What’s more, because the varnish is water-based and completely free from solvents, there’s no nasty smell attached to it – and it’s kind on the environment, as well.

Pros

  • UV-resistant and waterproof
  • Easy to use, incredibly quick-drying
  • 100% free from solvents

Cons

  • Water-based nature means it doesn’t have quite the same effect as oil-based alternatives (although which is better is down to a matter of personal preference)
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How To Apply Yacht Varnish

When it comes to applying varnish to any exterior wooden surface, preparation is key to a successful project. How you approach the job will depend on the type of wood from which the item in question is constructed and whether it has been treated in the past.

If the substance contains remnants of a previous coating of varnish that is in pristine condition, it can be worked upon right away. Otherwise, any signs of damage or decay indicate that the old finish must be removed beforehand using a citrus-based or methylene chloride-based stripper. In fact, it may be preferable to remove the previous coating even if it does not show signs of ageing if you’re unsure as to how old it is, since degradation is only a matter of time. Take care not to damage the surface of the wood as you remove the previous layer, since investing time now will return massive dividends in the long run.

The next step is to sand the wood to perfection. Start out with an 80-grit sandpaper, gradually working your way up to 220 grit at the finish. Remember to clean the surface before switching to a higher grade of sandpaper, using either compressed air or a rag dampened with alcohol. Resist the temptation to dig into lower spots with the edge of the sander, but instead concentrate on achieving uniformity through patience and endeavour.

Once you’ve finished the sanding phase, it’s time to wipe the wood down and prepare it for the varnishing job. This is especially important for oily woods such as teak and iroko, so you should wipe them down carefully using a solvent like acetone to dissolve any oils remaining on the surface and aid with the adhesion of the varnish. For more resinous kinds of timber like mahogany, it’s a better idea to use a naptha-based solvent to achieve the same effect.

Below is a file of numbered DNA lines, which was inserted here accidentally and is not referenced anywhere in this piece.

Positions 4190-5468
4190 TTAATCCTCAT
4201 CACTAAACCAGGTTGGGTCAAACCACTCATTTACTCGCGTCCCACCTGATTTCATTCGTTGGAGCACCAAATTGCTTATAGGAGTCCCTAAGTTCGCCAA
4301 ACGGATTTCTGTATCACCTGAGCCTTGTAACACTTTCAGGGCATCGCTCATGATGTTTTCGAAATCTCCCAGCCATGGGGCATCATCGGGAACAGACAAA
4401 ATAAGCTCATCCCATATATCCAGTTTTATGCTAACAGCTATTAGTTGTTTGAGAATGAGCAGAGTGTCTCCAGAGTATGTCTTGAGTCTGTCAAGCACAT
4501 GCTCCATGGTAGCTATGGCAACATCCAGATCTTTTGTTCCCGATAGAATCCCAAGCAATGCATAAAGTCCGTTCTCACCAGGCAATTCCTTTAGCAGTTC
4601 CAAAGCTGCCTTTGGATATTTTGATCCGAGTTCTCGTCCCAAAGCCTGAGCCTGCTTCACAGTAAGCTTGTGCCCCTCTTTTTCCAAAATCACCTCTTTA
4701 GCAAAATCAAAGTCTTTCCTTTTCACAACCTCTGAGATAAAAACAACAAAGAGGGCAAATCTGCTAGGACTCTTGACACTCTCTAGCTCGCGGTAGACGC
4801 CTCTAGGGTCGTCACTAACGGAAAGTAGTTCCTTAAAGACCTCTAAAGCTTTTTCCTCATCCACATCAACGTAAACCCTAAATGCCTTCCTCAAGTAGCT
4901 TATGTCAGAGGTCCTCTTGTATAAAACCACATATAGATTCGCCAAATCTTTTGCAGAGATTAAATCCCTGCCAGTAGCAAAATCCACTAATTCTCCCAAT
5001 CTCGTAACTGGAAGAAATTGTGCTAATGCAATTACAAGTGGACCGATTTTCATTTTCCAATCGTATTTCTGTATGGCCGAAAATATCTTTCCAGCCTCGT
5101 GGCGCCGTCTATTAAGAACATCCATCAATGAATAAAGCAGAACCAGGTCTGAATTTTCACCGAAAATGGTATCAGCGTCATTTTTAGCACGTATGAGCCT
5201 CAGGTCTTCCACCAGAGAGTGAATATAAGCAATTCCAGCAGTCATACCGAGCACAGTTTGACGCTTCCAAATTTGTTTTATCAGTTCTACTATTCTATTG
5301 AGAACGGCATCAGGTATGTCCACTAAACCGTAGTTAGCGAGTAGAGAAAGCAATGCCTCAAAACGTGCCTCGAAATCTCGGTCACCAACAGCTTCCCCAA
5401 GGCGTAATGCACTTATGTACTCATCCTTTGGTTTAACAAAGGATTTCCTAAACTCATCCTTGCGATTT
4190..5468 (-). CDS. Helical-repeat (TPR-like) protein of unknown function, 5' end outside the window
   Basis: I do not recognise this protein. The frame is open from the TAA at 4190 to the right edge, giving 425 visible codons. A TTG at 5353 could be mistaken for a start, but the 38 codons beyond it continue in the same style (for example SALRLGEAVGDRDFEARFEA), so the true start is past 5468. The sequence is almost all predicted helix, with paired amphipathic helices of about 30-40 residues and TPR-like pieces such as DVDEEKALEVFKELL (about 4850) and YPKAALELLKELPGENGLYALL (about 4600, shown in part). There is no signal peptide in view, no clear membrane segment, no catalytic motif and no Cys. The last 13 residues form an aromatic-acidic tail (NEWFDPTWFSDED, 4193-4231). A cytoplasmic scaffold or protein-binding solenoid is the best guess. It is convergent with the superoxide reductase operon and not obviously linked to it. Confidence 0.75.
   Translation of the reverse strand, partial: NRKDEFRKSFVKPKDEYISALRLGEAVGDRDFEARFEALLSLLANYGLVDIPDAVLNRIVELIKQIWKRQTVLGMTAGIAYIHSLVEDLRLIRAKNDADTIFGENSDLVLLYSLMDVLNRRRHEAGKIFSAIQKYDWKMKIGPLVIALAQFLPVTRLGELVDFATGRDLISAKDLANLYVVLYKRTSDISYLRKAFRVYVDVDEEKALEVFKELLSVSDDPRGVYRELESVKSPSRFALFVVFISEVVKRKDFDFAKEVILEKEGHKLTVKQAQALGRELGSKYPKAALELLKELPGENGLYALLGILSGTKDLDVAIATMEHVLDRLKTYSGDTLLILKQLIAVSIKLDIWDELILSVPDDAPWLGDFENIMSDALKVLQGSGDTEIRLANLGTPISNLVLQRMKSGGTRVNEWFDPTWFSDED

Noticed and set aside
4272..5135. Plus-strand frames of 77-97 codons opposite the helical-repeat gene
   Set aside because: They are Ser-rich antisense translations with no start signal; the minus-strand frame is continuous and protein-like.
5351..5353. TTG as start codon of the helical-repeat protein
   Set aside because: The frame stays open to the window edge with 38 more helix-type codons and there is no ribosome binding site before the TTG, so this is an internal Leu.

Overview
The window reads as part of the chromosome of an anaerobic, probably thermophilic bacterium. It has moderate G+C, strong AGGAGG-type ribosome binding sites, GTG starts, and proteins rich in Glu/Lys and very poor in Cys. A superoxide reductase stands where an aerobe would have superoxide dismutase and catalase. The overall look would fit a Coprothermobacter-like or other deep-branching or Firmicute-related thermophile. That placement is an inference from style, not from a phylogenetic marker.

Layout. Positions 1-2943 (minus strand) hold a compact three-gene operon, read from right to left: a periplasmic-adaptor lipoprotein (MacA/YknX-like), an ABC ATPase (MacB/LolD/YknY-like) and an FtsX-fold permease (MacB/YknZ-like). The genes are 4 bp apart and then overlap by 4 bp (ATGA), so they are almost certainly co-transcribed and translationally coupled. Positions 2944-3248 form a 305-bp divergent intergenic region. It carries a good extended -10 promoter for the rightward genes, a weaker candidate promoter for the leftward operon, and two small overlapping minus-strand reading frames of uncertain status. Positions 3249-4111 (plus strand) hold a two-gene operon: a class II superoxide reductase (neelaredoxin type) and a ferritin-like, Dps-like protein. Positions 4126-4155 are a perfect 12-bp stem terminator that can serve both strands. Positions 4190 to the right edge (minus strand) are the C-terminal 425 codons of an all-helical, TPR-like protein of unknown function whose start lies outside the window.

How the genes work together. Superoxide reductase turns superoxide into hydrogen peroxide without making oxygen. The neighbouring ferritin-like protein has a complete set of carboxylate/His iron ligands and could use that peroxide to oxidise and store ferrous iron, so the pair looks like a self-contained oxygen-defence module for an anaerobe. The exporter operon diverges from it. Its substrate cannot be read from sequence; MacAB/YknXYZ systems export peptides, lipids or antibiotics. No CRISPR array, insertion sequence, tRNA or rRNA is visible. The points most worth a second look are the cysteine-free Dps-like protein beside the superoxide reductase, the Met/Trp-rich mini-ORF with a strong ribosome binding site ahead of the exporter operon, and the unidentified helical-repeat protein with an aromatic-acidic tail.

Finally, it’s time to apply the varnish. Make sure you follow the instructions which accompany the product of your choice, using a clean brush or roller to apply the substance evenly across the surface of the wood and removing all traces of dust wherever you encounter it. Even if the brush is brand new out of the box, be sure to clean it thoroughly prior to starting the job to ensure any impurities are taken away. Do not apply the varnish on days with high humidity, moisture or direct sunlight, and take care to wait the requisite amount of time between each coat to ensure it is fully dry.

And voila! Your timber should be looking spectacular.

How Many Coats Are Needed?

The exact number of coats which your wooden structure will require is dependent both on the type of wood itself and the effect you wish to achieve, as well as the viscosity of the substance you’re using and the thickness of your own personal brushstrokes. That makes it nigh-on impossible to give a one-size-fits-all answer. Generally speaking, however, a greater number of coats will provide greater protection to the surface of the wood, meaning you’ll have to reapply the treatment with less frequency going forwards.

There may be a temptation to stop after just two or three coats, especially if the wood is already returning impressive aesthetic results. This would be a mistake. It’s advisable to apply several over the course of a few days, aiming for six or more in total and following the instructions which come with the product each time. Some varnishes ask for you to sand the surface with a 220-grit sandpaper between coats, while others don’t require this step.

As with all things, make sure you’re following the guidance provided by the manufacturer and you can’t go wrong.

About the author

Jonathan Sweet

Jonny is an avid writer with a background in tourism, film and literature, but has a penchant for penning articles on all kinds of topics. He's always considered himself an environmentalist to some degree, but in recent times he has found himself shining a greater spotlight on his daily lifestyle choices and how the tiny changes he can make to his routine can have a cumulatively significant impact on the planet.